However, sometimes it is necessary to adjust a quote or provide additional context to it so as to help a reader understand what was being said. Square brackets allow you to do this while making it clear that whatever is in the square brackets was not part of the original text or statement.

When it comes to quotes, there are several different reasons to use square brackets.


Sometimes, a quote doesn’t make sense outside of the context it was originally used in or it references something else said earlier. In this case, a writer can use square brackets to add clarifying information for a reader. For example,

  • Original statement: “I love my cat. Her name is Nina, and she is a great hunter. Nina loves eating mice and killing birds.”
  • Quote with square brackets: He said, “Nina [his cat] loves eating mice and killing birds.”

Adding more information

Sometimes, a quote needs additional information that was never said originally in order to make sense to a reader. Again, we can use square brackets to add this information:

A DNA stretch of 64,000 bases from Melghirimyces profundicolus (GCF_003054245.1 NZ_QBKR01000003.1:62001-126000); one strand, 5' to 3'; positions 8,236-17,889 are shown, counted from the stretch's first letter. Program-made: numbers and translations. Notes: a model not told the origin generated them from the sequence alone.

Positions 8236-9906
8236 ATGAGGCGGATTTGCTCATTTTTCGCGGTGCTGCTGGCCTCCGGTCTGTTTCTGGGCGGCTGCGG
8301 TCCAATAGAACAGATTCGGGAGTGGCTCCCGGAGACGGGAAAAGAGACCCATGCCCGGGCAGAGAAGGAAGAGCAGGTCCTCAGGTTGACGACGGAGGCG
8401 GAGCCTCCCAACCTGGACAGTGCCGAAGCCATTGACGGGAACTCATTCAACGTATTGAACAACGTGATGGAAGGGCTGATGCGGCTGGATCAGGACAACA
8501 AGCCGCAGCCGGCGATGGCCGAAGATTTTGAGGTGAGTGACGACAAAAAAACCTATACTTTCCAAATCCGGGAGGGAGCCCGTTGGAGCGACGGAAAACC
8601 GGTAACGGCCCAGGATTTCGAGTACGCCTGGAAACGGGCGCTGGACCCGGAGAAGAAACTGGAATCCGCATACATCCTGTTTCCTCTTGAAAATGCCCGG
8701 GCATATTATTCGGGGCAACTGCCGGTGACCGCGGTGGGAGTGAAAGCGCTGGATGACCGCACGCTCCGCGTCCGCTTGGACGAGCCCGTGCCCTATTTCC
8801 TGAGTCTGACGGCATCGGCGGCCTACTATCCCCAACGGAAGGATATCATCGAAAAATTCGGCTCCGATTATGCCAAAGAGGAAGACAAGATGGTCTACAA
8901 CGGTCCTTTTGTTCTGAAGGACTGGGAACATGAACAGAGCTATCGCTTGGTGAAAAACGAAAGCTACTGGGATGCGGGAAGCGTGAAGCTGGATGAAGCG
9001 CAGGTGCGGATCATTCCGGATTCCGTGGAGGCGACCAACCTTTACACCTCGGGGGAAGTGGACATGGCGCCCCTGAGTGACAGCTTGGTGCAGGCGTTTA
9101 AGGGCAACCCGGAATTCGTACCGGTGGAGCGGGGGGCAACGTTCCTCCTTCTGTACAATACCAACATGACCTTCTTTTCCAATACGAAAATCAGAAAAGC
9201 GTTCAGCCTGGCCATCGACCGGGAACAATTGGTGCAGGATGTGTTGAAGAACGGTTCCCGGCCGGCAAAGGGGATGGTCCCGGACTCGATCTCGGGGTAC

• Original statement: “This is a momentous day. These two nations have joined in friendship, and I am honored to have been a part of it.”
  • Quote with square brackets: The ambassador said it was “a momentous day.” Going further, she said, “These two nations [Rohan and Gondor] have joined in friendship.”

Adjusting a quote for grammatical reasons

Sometimes, a quote doesn’t match grammatically with a writer’s text. For example, the original speaker may have been talking in the first person, but a writer is quoting them in the third person. Square brackets can be used to signal that a writer is adjusting a quote for grammatical reasons.

  • Original statement: “I like mayonnaise. I even put it on hot dogs.”
  • Quote with square brackets: She said that “[she] like[s] mayonnaise” and that “[she] even put[s] it on hot dogs.”

Noting a grammar error that was in an original quote

Because most writers will not change quotes at all, some quotes may contain grammar errors, misspellings, or other mistakes. Square brackets can be used to indicate to a reader that the error was present in the original source. In this case, the term sic is often used within the square brackets to state that the error was present in the original source.